When asked to solve problems facing their community, students leverage experience, harness internal and external resources, develop a plan, and push forward to find the best solution. Along the way, there is experimentation, failure, success, and ultimately consequences for actions. Students develop a sense of urgency, passion, and ownership – ingredients that are often hard to replicate in a traditional learning environment.
A 2016 report showed that students working on these kinds of projects outperformed other students by up to 49%. As schools adapt to prepare students for the 21st Century, it is imperative that students get more autonomy in their learning to prepare them for their roles as citizens, students, and employees.
Empowered STEM provides a framework for educators to combine Science and Engineering Practices with the content that they are teaching. By combining practice and content we create a learning context that is dynamic and drives students to deeper learning. When content and practice are taught separately practices become activities and content becomes memorization.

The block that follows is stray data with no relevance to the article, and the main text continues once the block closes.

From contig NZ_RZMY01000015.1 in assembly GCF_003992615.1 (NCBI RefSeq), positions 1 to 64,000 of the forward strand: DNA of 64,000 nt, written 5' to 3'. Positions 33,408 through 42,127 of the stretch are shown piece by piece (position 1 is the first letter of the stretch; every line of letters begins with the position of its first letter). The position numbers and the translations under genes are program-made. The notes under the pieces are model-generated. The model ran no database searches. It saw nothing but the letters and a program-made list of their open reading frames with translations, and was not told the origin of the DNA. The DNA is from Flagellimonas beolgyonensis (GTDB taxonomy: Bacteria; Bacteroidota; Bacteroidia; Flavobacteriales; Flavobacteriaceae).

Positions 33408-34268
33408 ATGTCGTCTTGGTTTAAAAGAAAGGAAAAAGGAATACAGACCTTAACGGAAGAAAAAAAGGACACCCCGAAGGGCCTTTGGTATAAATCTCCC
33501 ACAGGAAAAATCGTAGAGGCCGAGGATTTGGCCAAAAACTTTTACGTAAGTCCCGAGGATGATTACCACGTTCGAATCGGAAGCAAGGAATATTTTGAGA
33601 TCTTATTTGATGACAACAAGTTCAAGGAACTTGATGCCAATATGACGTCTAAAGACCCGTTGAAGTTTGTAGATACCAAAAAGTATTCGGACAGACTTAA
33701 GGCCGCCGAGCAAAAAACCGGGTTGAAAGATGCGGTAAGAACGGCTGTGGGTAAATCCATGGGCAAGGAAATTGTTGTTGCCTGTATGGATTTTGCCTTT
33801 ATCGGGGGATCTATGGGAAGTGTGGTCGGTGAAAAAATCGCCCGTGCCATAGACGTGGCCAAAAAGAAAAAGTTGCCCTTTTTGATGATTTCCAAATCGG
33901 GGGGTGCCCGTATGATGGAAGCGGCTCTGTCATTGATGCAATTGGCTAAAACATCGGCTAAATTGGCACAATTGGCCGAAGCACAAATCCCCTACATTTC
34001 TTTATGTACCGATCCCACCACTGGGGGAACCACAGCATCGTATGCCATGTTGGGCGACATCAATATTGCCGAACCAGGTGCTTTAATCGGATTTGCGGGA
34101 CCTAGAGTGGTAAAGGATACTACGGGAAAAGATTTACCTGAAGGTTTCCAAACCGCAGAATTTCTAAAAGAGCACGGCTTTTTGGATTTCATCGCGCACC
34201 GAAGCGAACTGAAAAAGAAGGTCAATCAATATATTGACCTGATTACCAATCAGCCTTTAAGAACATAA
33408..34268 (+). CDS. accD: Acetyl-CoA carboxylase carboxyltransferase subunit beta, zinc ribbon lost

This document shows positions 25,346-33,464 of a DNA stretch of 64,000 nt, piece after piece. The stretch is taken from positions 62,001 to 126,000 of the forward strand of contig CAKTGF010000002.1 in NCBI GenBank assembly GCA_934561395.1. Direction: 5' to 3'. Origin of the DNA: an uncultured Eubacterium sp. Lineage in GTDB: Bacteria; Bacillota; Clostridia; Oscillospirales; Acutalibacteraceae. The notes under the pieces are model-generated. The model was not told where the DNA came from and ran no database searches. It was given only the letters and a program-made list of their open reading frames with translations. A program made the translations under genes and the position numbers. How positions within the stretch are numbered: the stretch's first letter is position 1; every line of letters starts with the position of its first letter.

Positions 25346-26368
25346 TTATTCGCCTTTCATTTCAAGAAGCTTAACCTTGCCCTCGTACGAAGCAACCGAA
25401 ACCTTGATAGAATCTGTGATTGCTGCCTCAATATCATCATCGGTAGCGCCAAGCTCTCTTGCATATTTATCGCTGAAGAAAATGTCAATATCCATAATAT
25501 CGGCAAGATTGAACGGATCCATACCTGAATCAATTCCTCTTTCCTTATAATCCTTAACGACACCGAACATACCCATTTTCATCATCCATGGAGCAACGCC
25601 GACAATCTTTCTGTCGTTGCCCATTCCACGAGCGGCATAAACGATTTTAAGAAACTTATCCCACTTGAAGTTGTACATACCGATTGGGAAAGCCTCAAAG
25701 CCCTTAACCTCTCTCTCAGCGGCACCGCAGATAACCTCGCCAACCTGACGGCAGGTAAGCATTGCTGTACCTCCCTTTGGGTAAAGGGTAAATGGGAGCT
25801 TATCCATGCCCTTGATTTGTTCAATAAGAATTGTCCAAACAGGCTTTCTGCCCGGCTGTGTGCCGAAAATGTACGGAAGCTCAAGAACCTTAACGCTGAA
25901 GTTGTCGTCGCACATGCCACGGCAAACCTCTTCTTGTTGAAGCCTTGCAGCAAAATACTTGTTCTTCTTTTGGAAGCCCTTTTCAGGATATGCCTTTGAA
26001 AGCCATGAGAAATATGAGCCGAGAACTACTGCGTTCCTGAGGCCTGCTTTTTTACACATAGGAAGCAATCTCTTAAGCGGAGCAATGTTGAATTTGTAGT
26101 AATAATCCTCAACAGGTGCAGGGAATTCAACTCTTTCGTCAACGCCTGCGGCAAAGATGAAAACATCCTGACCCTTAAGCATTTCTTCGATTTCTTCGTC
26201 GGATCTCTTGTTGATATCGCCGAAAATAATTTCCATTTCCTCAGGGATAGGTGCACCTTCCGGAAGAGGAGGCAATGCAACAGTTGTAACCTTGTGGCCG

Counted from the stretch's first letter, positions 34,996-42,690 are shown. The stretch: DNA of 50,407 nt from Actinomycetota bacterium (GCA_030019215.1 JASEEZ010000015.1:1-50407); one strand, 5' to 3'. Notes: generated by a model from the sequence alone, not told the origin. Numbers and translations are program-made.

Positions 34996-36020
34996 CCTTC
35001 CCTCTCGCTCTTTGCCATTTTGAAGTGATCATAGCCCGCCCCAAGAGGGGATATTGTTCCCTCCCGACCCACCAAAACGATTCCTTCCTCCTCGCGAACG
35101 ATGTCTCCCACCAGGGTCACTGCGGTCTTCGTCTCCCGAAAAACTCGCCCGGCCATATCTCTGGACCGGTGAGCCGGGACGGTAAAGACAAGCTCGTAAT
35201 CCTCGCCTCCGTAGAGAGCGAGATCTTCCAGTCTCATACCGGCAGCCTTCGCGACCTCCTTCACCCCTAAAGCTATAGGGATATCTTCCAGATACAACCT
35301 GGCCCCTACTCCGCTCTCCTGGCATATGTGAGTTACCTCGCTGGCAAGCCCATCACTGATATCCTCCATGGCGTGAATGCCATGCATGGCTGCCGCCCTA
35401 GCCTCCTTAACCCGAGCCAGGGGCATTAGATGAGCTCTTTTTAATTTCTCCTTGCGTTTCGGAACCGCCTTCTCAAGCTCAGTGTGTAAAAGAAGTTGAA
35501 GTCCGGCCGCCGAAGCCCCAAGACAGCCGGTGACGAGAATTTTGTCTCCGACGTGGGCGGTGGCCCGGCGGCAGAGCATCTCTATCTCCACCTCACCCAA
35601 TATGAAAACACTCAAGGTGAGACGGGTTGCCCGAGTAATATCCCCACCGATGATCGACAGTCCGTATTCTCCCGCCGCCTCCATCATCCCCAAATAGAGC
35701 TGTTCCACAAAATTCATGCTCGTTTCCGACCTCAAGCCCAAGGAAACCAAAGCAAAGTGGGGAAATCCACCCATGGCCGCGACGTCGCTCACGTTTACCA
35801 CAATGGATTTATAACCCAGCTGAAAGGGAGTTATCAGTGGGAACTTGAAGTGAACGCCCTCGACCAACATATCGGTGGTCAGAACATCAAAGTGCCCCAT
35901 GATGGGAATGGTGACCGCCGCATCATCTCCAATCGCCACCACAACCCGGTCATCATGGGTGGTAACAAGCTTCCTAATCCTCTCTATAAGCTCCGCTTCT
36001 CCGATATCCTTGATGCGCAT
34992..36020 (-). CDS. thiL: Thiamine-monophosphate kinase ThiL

5 Reasons to Use Empowered STEM
How do we know it works?
The Community Action and Problem Solving process was devised by Earth Force in 1998 to increase student engagement in solving environmental problems. Since that time the process has been refined and improved through an ongoing process of testing, evaluating, and redesigning. Through this process we have been able to devise a model that is educator friendly.
We are primed to expand beyond environmental topics to apply the process to all of the issues that students care about – that is Empowered STEM.
In addition to our development, we regularly review the prevailing research to ensure that we are incorporating the latest thinking on education. You can read our background research on the three schools of thought behind Empowered STEM: Action Civics, High Quality STEM, and Project-Based Learning.
For more information on how these traditions work together, contact us at firstname.lastname@example.org.